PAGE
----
Know Thyself. (And Thy Audience.)

An author must write what pleases them, first and foremost. You will find that advice all over the writing world. The concept does have its detractors, though. You’ll also find people advising authors to determine what is selling, and to replicate it as much as possible in as little time as possible. I wish I could say that such an approach never worked, but of course it does. It probably doesn’t lead to long-term success as often as would a more authentic approach to one’s material, but the fact is some authors stumble into fame and even money by catering to the trends of the times. We all know it’s true, or we should know it’s true. Formulas to capitalize on this model abound. With some luck, one could work for you, let’s be frank.

If you’re like me at all, however, you don’t consider mass creating cookie-cutter stories in which you do not believe every few months in hopes of catching a passing gravy train a satisfying writer’s life.

This sometimes effective extreme has a polar opposite that’s just as problematic to my aspirations as a writer. This is the, “I don’t care if anyone else ever likes or even reads what I write. I do it for myself, and the experience only,” camp. I’m somewhat more sympathetic with this view, though I am also skeptical. Do I feel that some people write for therapeutic purposes, and have no desire for anyone to ever see what they have written? Yes. Do I believe that everyone who says this truly doesn’t care if anyone reads their work? No.

When you care about what you’re writing, it’s hard work. Hard work worth doing, but it is a labor. To go through all that a dedicated author goes through only to have it ignored en mass is not, I would guess, most author’s idea of success. It certainly isn’t mine.

All this by way of saying that I do pursue stories that I myself believe in, that speak to me as the author, ones that I would enjoy writing. Yet that isn’t the only criteria. In the end, I want my work to be read and enjoyed by other people. Making money for doing so would be excellent, I won’t deny that. Yet if I write something that moves enough people the money will come, eventually.

That’s why even as I pursue fiction first and foremost that speaks to me, I have to also consider readers. I have plenty of stories I’ve thought about writing that I’ve ultimately deemed “too internal,” meaning that they probably work best within my own thought patterns. True, movements have been started by people presenting to the public untried, experimental forms of fiction which might have been considered “too internal.” It’s not that I never share such of my writings with the world. Yet I don’t feel that I’m robbing myself of artistic merit by asking myself if the story I have in mind is likely to speak to other people. (As opposed to thinking this may be weird enough to start a movement of some kind.)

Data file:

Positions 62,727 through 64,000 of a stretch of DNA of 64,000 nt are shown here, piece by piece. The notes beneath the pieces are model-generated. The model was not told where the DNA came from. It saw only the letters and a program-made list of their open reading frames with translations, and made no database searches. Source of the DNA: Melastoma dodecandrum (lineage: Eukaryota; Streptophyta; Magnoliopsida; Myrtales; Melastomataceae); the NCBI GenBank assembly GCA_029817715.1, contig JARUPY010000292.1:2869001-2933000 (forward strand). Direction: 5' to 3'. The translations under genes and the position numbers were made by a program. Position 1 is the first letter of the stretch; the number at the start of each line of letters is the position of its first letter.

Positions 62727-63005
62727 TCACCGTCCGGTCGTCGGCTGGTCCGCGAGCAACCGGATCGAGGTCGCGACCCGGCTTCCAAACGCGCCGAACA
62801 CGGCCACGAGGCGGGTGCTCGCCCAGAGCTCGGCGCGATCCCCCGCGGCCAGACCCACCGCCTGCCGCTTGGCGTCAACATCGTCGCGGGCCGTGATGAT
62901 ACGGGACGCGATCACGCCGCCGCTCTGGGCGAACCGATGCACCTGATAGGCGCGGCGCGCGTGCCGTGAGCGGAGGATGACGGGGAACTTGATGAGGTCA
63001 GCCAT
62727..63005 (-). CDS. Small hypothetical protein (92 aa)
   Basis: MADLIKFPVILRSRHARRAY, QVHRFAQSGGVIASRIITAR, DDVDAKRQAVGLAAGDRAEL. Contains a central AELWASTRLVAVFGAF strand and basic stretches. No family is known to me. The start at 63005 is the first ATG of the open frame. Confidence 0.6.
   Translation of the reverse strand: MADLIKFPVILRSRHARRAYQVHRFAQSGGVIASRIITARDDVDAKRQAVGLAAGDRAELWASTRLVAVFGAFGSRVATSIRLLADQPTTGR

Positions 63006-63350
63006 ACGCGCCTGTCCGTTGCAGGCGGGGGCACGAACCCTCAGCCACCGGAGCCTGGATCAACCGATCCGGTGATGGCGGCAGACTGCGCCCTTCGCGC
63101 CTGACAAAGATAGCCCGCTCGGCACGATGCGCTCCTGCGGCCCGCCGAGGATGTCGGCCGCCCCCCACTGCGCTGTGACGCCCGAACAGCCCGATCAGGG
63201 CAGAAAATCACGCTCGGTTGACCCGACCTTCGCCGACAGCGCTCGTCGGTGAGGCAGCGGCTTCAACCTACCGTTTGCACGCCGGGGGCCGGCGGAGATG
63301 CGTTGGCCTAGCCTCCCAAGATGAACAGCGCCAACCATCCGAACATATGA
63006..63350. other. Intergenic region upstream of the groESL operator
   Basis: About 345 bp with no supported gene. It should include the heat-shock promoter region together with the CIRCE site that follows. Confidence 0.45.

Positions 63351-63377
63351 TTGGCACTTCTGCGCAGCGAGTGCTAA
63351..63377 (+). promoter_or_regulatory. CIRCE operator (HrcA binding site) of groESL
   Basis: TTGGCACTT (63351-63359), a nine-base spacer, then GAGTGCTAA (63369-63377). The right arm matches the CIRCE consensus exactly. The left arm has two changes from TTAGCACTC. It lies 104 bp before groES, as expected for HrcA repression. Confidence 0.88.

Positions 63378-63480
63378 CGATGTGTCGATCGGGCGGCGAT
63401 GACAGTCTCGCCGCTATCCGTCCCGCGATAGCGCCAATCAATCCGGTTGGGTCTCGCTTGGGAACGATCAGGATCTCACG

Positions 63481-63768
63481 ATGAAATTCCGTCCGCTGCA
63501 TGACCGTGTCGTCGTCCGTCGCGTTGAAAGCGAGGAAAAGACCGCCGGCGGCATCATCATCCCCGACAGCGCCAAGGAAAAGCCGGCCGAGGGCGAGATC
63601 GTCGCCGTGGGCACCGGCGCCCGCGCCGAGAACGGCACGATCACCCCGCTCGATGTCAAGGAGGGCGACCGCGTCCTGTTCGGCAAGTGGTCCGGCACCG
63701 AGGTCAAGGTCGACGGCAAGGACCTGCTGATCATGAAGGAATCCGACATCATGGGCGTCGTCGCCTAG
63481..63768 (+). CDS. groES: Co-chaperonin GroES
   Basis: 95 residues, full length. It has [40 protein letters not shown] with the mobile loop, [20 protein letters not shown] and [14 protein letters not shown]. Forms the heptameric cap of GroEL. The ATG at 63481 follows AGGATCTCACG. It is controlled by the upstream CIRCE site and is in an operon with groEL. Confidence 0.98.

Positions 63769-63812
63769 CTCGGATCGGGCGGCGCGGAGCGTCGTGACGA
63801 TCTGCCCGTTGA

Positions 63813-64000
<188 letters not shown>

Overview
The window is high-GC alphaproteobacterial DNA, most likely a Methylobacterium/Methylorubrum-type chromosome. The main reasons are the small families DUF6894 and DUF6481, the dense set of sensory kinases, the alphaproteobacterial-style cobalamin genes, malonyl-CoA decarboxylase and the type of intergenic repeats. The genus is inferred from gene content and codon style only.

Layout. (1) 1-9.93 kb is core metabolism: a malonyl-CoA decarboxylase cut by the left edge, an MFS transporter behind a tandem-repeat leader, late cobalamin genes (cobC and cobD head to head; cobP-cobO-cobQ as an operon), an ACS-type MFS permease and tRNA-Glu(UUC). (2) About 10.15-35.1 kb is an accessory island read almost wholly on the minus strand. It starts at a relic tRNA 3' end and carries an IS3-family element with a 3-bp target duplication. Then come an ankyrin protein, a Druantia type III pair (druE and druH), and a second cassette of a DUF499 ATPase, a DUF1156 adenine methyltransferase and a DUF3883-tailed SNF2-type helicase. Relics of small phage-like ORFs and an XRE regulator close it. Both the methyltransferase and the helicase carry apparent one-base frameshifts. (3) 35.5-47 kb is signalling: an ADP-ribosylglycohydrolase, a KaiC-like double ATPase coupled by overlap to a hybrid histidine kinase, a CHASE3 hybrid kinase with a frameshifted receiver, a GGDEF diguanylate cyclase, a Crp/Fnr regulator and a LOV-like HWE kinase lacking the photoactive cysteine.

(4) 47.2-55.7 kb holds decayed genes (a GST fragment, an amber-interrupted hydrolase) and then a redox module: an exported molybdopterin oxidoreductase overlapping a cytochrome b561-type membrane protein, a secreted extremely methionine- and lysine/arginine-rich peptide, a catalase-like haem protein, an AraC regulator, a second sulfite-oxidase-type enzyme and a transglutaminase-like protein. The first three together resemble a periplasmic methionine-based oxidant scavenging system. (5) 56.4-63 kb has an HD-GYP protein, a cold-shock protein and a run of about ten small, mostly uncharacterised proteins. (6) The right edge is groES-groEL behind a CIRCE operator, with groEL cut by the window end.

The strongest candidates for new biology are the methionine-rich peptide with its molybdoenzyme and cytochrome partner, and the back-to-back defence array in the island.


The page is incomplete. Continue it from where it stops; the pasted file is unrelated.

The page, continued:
How do I determine if an idea is likely to appeal to readers? That’s the golden question for most writers, isn’t it? If we could answer that every time, there would be no reason to worry about publication or agents or that sort of thing, would there? But we try to make educated guesses.

I don’t have a strict set of questions I ask myself as to the appeal of my fiction. Some common considerations though involve whether I’m exploring something that is near universal in the human experience. Or, like my upcoming novel, Flowers of Dionysus, I try to determine if there may be a definable niche of people to whom this particular story with these characters would speak loudest. (In this case, theatre geeks and people in the arts who believe in a touch of the fantasy.)

I also think of the language of the piece as it’s evolving. I enjoy playing with words, and developing complicated sentences at times. I think all writers probably do. Same with metaphor. Most good writing probably needs a bit of metaphor. Yet if that sort of writing seems more likely to alienate most readers as opposed to drawing them into the world I have created, I generally feel I’ve missed the point of my fiction. I want readers to experience something, as opposed to study something. In the end, if there is some kind of measuring stick, that might be it for me. (Though of course even that changes over time.)

So, when writing fiction I try to start with something that matters to me. I say try because the temptation is still there to think of something that will have wide appeal, or impress high school English teachers first. Yet once I get past that temptation and listen to what my soul wants to say in a story, I still ponder if it has the potential to touch others before I commit.

In this lonely, mysterious, heartbreaking, mind-numbing chaotic swirl of business and imagination that is authorship, I like to think my standard isn’t a horrible place to begin to find some purpose. Do you?

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